Burning Down the House: The Book of Veganish

Freston, Kathy with Rachel Cohn. The Book of Veganish: The Ultimate Guide to Easing into a Plant-Based, Cruelty-Free, Awesomely Delicious Way to Eat, with 70 Easy Recipes Anyone Can Make. New York: Avery (Penguin Random House), 2016.

This month J.K. made recipes from The Book of Veganish by Kathy Freston with Rachel Cohn. Geared to teens, the cookbook has a fun semi-hip feeling to it, with chapter headings like “So I’m Veganish. What the #!&* Do I Eat?,” “Got the Munchies? There’s a Snack for That,” and “How to Deal with the Non-Vegs in Your Life.”

One chapter that caught our attention was “Team Veganish Teen,” which includes a section headed “Grandma is Really, Really Worried You’re Not Getting Enough Protein, Calcium, and Iron.” (So true!) Freston addresses the concerns of Grandma, or just about any adult, in a letter addressed to “Dear Mom/Dad, Aunt/Uncle, Grandma/Grandpa, Family Friend, Committed Carnivore.” You can read this letter, or even download a PDF of it, at http://kathyfreston.com/be-proud-of-your-kid/. This is the kind of thing that, about three words in, tends to make me teary. (Then again, as J.K. would tell you, it doesn’t take much.)

Despite this cookbook’s festive presentation, I found its contents surprisingly basic and utilitarian. Although I initially didn’t find much novel or truly exciting here, I now think this cookbook could become a reliable friend. After a while, the familiarity of some of the dinner recipes drove me into the arms of the snacks and treats: Jerk-Spiced Roasted Chickpeas, Artichoke and White Bean Spread, and ultimately the Chocolate Truffles, all of which satisfied my desire for something a little different and fun. (I substituted Pike Place Fish rub, which we had on hand, for the jerk seasoning.)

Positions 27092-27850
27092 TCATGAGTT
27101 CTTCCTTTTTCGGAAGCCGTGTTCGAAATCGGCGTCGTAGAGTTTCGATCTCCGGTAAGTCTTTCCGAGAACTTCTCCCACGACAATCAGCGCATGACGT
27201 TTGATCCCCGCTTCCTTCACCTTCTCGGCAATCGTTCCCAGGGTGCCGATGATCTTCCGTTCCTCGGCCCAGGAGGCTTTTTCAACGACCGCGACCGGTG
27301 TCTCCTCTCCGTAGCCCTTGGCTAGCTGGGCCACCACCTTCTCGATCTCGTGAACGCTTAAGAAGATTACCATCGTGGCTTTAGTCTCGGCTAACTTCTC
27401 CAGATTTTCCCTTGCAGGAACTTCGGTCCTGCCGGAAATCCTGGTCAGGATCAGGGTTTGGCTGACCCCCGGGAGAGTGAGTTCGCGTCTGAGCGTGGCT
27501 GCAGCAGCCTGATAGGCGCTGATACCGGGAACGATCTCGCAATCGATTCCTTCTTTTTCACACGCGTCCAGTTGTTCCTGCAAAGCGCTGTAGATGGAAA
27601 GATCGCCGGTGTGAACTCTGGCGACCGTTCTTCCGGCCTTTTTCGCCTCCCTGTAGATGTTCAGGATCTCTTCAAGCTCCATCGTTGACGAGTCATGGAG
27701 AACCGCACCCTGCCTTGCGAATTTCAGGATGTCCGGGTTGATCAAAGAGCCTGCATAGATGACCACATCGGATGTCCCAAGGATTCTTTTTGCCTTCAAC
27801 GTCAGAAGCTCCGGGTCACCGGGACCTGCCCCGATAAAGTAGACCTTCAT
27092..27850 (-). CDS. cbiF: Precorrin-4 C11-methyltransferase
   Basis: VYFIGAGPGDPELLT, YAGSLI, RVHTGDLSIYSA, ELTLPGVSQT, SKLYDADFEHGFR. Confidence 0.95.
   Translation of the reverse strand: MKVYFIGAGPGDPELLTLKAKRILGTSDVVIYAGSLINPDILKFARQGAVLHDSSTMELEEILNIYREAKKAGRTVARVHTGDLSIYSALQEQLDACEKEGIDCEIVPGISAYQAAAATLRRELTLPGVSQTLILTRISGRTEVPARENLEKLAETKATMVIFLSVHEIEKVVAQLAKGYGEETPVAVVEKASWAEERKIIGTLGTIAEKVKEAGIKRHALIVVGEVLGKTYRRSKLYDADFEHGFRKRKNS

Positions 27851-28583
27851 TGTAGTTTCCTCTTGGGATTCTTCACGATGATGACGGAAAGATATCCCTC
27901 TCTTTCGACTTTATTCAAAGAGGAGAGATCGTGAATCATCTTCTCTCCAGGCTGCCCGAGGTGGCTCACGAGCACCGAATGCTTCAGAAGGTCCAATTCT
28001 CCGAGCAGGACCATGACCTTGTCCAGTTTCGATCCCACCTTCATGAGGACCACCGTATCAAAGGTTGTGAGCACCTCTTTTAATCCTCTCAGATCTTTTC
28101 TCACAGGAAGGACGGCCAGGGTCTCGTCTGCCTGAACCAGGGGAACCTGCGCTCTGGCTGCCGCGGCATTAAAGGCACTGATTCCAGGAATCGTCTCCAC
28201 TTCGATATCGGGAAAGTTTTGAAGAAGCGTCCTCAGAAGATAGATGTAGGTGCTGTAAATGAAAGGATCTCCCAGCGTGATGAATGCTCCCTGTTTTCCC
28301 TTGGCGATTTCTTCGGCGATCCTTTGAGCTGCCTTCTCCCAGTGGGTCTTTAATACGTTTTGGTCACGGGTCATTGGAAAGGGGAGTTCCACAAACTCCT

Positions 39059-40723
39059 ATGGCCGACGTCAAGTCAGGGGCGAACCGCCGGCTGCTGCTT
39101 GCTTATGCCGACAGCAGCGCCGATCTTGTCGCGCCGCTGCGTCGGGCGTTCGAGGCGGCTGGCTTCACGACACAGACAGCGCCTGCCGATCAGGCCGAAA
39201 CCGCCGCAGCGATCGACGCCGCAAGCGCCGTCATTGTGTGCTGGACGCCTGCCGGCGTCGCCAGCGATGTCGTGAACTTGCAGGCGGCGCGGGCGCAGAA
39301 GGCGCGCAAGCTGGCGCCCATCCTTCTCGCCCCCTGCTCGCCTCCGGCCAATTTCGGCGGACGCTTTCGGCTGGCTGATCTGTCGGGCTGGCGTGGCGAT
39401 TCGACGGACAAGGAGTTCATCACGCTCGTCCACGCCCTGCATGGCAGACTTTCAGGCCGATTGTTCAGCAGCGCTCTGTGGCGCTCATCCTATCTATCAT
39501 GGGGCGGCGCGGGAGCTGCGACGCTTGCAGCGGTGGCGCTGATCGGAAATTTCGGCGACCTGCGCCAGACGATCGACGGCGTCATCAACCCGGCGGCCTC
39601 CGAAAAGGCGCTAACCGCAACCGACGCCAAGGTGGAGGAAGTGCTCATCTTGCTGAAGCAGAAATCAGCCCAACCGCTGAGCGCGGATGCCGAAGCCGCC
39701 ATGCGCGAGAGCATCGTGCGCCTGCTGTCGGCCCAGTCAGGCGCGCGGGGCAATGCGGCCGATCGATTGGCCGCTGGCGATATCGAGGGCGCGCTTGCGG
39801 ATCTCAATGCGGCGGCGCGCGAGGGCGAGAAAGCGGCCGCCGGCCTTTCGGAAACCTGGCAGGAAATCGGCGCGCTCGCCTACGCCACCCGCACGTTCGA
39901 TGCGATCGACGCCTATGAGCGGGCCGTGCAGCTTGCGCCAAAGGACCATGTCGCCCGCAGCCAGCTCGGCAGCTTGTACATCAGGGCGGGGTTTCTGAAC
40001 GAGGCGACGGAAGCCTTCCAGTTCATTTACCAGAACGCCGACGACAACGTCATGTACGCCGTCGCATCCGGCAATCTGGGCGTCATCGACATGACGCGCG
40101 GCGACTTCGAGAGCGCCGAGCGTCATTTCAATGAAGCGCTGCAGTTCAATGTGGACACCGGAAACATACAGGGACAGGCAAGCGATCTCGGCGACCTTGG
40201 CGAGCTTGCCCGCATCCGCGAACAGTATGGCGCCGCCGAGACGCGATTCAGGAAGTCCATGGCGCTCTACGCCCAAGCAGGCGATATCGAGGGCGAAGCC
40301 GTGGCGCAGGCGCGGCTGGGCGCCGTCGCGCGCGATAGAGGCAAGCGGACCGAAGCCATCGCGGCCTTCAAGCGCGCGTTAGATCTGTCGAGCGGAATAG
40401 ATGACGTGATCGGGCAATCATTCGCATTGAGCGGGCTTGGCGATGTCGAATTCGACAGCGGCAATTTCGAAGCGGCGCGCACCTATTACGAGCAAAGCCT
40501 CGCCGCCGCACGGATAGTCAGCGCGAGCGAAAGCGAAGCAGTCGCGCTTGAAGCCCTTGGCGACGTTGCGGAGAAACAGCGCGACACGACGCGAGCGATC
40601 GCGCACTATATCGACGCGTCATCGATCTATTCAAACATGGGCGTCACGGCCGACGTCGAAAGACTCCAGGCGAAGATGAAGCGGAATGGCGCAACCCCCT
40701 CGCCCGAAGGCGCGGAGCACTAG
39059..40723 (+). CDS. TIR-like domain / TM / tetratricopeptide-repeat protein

In terms of healthier meal-type fare, J.K. made a whole bunch of recipes from this book: Beans and Greens Burritos, Veg Lo Mein with Tofu, Pesto Pasta, Marinated Bean Salad to Go (a portable salad in a jar made strategically prevent wilting), Tabouleh Salad, and Chickpea Caesar Wraps. I made Noodles with Peanut Sauce.

For the most part our family liked most of the recipes, though Noodles with Peanut Sauce was an exception. J.K. and her younger brother didn’t particularly care for the artichoke dip, but Fred and I did. It was easy to make, kind of a treat, and even reasonably healthy, unlike my impression of most artichoke dips.

J.K. brought the Chickpea Caesar Wrap and jarred salad to school for lunch and liked them both, though she thought the chickpea wrap was a little too labor intensive. (Yes, friends made fun of her for eating healthy food.)

We all liked the Pesto Pasta, though it didn’t prove life-changing, and we all liked the Beans and Greens Burrito, though J.K.’s carnivorous brother pronounced the soy cheese “tasteless,” despite it being “better than the other vegan cheese” he’d tried. This burrito contained onions, bell peppers, black beans, kale, and salsa, and J.K. said it was easy to make.